The most important issue in Belarusian politics today is the next presidential election. However, the candidates that have been proposed by the parties so far are no major politicians as the opposition has been kept out of the parliament since 1996. As a result, they see the election as little more than an opportunity to announce their existence to the broader public. Having selected relatively unknown candidates to represent them (such as Romanchuk, Kastusiou, Hlushakou), the opposition parties seem to already consider the election a lost cause. They as if avoid risking the reputation of their better known party members.
The issue of most interest in the next election is the extent and the nature of the Russian involvement. For the first time, Moscow is thought to have abandoned the side of the incumbent president Alyaksandr Lukashenka. Looking back at the demise of the Kyrgyz government with Russia's blessing in April, one wonders how the Kremlin's disfavor could affect the current Belarusian regime.
As a colleague versed in the Kyrgyz politics has recently explained to me, the Russians did not initially plan to get rid of president Kurmanbek Bakiyev for good. Instead, they hoped to merely to rein him in once Bakiyev stopped supporting the Russian interests in his country. The US influence was also critical for this self-serving Central Asian cleptocracy. Because of the increasing problems with the US military base in Kyrgyzstan, Washington was encouraging Bakiyev's opponents hoping to tilt the scales in favor of a more reasonable regime in the country.
Of course, neither of the world powers had wanted a revolution. But the Kyrgyz opposition understood their message in its own way. Seeing Moscow as ready to help out with ousting the Bakiyev's regime and Washington as not opposed to the idea enough to stall it, the opposition rushed to attack the governmental institutions.
Having inadvertently created so much havoc, Moscow may have decided to not challenge a post-Soviet regime to such an extent again. In this case, the Kremlin's meddling would hardly be disastrous for Lukashenka. The leader has a lot to worry about if Moscow has instead adopted a strategy that includes the option of ousting 'unwanted' leaders in the post-Soviet countries, however. This would mean that after expelling Bakiyev, Moscow could go after the Georgian and the Belarusian leaders. This is why the Belarusian political scene has been seething with rumors about the money and support that the Kremlin is supposedly channelling to one or the other public initiative or politician. The most probable actors to be receiving such support are the public initiative "For the Truth" ("Za Pravdu") and the United Civic Party (AHP).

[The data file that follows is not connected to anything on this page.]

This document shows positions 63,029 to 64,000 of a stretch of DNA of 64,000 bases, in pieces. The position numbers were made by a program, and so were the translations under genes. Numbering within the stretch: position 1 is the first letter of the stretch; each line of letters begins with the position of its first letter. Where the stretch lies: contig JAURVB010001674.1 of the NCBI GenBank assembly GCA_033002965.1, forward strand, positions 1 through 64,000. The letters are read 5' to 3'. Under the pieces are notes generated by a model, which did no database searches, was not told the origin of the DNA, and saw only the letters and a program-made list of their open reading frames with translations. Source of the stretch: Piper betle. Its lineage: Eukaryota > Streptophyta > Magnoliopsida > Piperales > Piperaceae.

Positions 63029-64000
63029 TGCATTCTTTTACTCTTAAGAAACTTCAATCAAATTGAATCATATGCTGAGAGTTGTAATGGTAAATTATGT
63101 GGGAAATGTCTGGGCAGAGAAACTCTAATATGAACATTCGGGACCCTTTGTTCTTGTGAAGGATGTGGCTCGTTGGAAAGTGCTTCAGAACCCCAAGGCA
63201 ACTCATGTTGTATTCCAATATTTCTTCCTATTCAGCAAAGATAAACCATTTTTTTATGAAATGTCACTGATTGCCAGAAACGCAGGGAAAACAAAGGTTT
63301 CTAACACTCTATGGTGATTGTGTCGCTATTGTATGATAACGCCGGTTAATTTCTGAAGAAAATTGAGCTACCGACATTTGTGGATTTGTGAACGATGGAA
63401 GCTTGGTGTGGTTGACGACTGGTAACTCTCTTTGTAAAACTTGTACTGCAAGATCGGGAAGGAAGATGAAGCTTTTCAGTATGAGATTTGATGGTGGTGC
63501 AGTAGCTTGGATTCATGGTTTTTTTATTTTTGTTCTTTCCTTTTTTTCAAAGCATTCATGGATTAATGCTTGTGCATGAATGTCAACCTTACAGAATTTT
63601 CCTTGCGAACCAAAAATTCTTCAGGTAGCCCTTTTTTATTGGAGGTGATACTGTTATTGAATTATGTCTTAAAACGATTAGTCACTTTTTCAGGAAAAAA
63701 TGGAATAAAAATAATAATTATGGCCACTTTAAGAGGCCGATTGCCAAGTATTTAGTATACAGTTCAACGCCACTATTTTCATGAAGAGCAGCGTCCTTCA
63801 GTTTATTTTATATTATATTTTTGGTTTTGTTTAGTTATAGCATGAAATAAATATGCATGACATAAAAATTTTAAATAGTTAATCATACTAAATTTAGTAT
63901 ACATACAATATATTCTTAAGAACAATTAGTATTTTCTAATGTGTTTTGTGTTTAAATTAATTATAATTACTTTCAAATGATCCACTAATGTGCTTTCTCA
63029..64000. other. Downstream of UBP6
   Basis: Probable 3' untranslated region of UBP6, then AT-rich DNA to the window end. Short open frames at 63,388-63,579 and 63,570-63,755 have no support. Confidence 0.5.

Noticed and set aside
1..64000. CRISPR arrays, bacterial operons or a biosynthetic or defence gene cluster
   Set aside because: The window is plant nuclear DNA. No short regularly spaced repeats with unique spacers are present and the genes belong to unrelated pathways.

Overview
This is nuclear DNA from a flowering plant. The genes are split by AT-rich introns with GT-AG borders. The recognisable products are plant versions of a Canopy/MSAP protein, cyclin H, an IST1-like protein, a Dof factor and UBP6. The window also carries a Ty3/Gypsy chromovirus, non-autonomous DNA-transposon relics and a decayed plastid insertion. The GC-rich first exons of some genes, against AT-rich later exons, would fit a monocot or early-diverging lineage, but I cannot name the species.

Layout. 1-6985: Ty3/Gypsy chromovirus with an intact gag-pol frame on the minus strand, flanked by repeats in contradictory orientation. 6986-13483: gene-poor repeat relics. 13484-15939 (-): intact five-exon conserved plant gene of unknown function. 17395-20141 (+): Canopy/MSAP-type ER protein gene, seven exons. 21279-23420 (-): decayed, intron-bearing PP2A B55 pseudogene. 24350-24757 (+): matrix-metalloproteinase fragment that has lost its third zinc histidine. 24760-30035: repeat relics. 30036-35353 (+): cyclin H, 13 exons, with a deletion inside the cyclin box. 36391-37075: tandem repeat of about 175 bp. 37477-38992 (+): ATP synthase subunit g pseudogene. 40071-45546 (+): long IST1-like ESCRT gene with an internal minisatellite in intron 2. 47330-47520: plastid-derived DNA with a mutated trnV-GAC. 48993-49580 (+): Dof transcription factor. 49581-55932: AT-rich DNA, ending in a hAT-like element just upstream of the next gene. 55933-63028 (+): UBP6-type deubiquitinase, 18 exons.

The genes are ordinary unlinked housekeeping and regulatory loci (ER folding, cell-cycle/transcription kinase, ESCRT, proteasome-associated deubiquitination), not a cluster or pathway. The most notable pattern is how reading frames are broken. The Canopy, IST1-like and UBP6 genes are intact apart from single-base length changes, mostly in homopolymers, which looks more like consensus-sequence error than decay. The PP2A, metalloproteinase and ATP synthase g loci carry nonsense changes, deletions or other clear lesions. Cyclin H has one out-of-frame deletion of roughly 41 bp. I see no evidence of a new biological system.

In reality, the question of whose bid for presidency Moscow is going to support is far from clear. Newsweek
wrote about former Deputy Foreign Minister Andrej Sannikau as the Kremlin's stooge; however, some political analysts close to the right-wing Belarusian People's Front Party (BPFP) believe Russia does not support a single candidate. They write that "Russia is preparing its scenario of regime changing in Belarus through controlled chaos" and destabilizing Belarus by all possible means. Last week, BPFP declared its intent to contend the next elections 'on two fronts', i.e. both against Lukashenka and the pro-Russian forces.
Excluded from any involvement in Belarus' political decision-making since 2000, the Belarusian opposition is getting increasingly marginalized. As a result, many political analysts have stopped studying the internal affairs of the Belarusian opposition. The fact that the country's political forces are too disorganized and weak to participate in the political struggle proves the gravity of Belarus' political problems. This holds even for the loyalists of the current Belarusian regime: as typical for the populist regimes, Lukashenka does not have an organized political basis to support him. Because Lukashenka's attempts to create mass organizations have failed, the President will hardly be able to defend his regime were a large-scale public confrontation to happen in the streets during the next presidential election.
In these circumstances, the threat of the Russian intrusion seems even greater. Having crushed the pro-independence forces, the Belarusian regime stands alone against the most serious foreign threat in its history. This threat is not the US or the EU support for the Belarusian Nationalists vilified by the state propaganda machine for all these years. This threat is Moscow, which has been repeatedly declared by Lukashenka to be his closest ally.
The good news for Lukashenka is the West's benign neglect to his regime that has developed since 2008. The EU was the first to apply the principle that "everything that exists has an explanation for its existence" to the Belarusian regime, changing its policies to accommodate and engage Lukashenka. Washington has recently followed, reluctant to get involved with Belarus' democratization efforts again, just as was expected to happen after Barack Obama's presidential victory in 2008.
Historically, the West was far less interested in the Belarusian politics than Russia, and even the EU bids to support changes in Belarus have been always far less impressive than the Kremlin's meddling. Thus, while he may face an energetic Russian support for the Belarusian opposition, Lukashenka will probably bask in the West's friendly neutrality.